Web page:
Paul Rose on the DIVER Stage at DIVE 2016Take the ever-popular star of stage and screen, Paul Rose. Not an easy man to pin down, because for much of his life he is trotting the globe, diving cherry-picked locations as Expedition Leader of NatGeo’s Pristine Seas programme.

But he always aims to make it to the Dive Shows because he loves talking to divers, and you’ll find him on the DIVER Stage discussing his recent expeditions to places like rarely dived Tristan da Cunha and Ascension.

Paul will also stay on after his talk Saturday afternoon to present the 20th DIVER Awards, the first time the industry’s most prestigious accolades have been given out at the NEC Dive Show. Find out who won through!

Speakers will also appear on the Centre Stage in the PhotoZone area, on the TekDeck and in the Ocean Theatre and make impromptu appearances around the hall. But star Centre Stage billing must go to Britain’s two most illustrious underwater photographers, Alex Mustard and Martin Edge.

Appearing together on Saturday, their unmissable presentation is called Unseen Images. You’ll be seeing photos for the first time, with the focus on experimental photography – or, as Alex puts it “how we play with ideas, make steps forward and backward on the way to creating exciting new work”.

DIVE 2017 Speakers

Top line, left to right: Alex Mustard and Martin Edge, Paul Colley, Jack Perks, Sal Cartwright; Middle line: Martin Farr, Andrea Zaferes, Keith Hiscock, Nick and Caroline Robertson-Brown; Bottom line: Richard Smith, Shane Wasik, Mark Powell, Marcus Greatwood, Rosemary Lunn

Another British lens-master is Paul Colley, whose talk will be Underwater Photography Competitions: Help or Hindrance? His conclusions may surprise you, but whether you love or hate photo contests, he’ll have plenty of advice on how to advance your own photographic abilities.

Paul has been doing a lot of work in fresh water recently, but a diver who made his name in rivers and lakes is Jack Perks, who has made many TV appearances as a freshwater specialist and wrote Freshwater Fishes of Britain. Guess what his topic is – with the emphasis on unsalted photography.

Still on inland diving, on the 50th anniversary of the loss of the Bluebird speedboat in a 328mph crash Sal Cartwright recalls the dives that took place to recover the craft – which is now finally working again – from Coniston Water in the Lake District.

First published in the 1980s, by which time the intrepid Welsh cave-diver had already made a name for himself, Martyn Farr’s book The Darkness Beckons became a cave-diving bible, but it has only now been rewritten for the 21st century. Martyn will discuss the exciting developments in cave-diving that made this update necessary.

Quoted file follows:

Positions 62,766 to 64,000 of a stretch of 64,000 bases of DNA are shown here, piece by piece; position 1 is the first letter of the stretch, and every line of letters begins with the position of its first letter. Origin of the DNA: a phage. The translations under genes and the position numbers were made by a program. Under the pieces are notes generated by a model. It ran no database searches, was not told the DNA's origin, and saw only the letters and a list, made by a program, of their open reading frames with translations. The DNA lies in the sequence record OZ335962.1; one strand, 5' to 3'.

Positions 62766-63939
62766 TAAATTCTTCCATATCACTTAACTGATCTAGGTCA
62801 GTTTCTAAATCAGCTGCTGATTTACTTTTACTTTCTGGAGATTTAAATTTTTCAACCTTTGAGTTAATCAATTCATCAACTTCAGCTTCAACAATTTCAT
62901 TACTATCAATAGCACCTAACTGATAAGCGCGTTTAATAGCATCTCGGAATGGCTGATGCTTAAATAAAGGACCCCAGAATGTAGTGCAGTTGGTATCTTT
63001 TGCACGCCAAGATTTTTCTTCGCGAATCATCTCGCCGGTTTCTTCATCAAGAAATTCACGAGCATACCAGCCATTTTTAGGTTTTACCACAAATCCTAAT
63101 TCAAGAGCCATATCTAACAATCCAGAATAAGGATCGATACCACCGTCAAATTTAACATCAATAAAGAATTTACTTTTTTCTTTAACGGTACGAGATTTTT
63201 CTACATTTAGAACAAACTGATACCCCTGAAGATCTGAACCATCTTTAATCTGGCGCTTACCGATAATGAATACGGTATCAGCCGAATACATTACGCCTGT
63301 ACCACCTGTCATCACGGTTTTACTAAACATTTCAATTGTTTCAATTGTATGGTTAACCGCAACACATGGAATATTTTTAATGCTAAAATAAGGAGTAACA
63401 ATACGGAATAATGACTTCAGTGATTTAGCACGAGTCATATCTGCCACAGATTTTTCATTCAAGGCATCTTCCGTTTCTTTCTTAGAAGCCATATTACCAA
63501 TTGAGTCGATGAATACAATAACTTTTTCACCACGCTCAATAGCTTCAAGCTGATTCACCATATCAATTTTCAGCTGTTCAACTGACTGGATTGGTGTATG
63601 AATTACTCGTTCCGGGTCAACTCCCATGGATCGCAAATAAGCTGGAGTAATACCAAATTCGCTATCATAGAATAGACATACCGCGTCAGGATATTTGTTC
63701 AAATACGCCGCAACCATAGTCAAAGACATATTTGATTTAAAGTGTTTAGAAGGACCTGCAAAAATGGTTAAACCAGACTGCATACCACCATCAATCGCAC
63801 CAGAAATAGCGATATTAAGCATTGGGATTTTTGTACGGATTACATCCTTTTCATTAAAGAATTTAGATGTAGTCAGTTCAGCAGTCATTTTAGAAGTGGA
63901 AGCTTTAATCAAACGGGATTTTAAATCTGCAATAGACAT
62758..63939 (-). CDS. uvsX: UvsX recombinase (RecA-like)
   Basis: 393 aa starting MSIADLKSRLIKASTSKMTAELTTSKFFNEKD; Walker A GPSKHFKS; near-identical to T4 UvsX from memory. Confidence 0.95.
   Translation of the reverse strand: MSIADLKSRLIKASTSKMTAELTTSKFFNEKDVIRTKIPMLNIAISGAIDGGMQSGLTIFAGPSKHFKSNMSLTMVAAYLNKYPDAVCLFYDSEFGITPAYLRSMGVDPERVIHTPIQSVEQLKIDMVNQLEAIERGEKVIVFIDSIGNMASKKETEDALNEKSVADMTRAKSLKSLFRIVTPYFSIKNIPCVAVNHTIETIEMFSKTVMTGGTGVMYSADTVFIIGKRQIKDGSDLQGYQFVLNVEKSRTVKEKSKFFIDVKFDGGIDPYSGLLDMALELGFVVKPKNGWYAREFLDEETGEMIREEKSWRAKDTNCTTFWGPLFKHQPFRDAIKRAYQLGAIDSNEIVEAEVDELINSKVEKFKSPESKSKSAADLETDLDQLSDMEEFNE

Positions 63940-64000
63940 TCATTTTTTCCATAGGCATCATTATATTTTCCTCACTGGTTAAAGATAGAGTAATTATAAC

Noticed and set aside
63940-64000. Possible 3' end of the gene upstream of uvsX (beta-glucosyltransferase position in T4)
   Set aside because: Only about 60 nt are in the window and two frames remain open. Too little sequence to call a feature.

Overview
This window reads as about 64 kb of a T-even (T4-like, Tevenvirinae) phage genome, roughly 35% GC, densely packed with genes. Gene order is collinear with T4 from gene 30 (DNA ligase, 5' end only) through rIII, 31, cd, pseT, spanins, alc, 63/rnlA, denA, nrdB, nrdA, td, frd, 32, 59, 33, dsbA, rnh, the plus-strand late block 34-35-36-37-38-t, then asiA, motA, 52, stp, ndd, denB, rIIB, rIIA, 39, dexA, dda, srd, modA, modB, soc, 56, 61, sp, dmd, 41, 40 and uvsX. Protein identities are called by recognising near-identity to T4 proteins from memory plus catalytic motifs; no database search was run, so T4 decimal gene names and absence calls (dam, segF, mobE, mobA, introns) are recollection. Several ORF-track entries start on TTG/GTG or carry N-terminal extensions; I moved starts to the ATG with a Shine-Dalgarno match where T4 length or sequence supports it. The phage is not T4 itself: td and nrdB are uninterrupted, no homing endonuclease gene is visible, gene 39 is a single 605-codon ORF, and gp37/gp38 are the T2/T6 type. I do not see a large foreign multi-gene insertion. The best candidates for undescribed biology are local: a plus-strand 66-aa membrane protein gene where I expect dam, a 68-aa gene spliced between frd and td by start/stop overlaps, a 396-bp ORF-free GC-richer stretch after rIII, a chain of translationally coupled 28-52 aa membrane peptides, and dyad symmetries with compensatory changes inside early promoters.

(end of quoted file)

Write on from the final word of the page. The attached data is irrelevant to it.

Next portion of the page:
Revisiting from the USA after making a deep impression at DIVE 2016, underwater forensic investigator and rescue/recovery instructor Andrea Zaferes can be expected to fascinate again with accounts of her varied experiences. Look up her CV – it’s impressive reading!

As usual an eminent assembly of divers who between them know all there is to know about marine life will be gathered at the NEC. They don’t come more eminent than Dr Keith Hiscock, and in Fabulous and Fascinating: Celebrating Britain's Hidden World he looks at how scuba has uncovered so many of the secrets of our shallow seas in the past 50 years.

Marine biologists and photo-journalists Nick & Caroline Robertson-Brown discuss wide-angle photography and how it can tell a story to the viewer. In The Bigger Picture they share photos of marine-life encounters and discuss the interactions and getting the shots.

Another marine biologist who applies his knowledge to his photography is seahorse specialist Richard Smith. His topic is How to Capture Reef-Life Au Naturel – nothing to do with nudis, it’s about taking pictures with minimum disruption to the wildlife subjects.

Shane Wasik too has a biology background – in recent years he has been dedicated to enabling divers to interact with basking sharks in Scotland – and that’s his theme.

Technical instructor and agent provocateur Mark Powell will be busy organising the TekDeck technical-diving speaker line-up, but takes time out to address the pressing question: Diving Instructors: Can We Do Better? It won’t be the first time Mark has confronted an audience with a controversial question and gone on to provide a full and compelling answer.

Marcus Greatwood is another man without whom a Dive Show can hardly be described as complete, and his NoTanx freediving team has been carrying out more extreme-location breath-hold expeditions, mainly in Britain – he’ll take us through them.

From the above, you’ll see that DIVE 2017 presents many arguments for UK diving, but should doubts linger, drop in on Rosemary Lunn’s What’s Wrong with British Diving? “Black, silty, cold and boring” are charges she says she often hears levelled, but by divers who have never explored our home waters. Rosemary plans to take us on an underwater tour from 3m to 70m.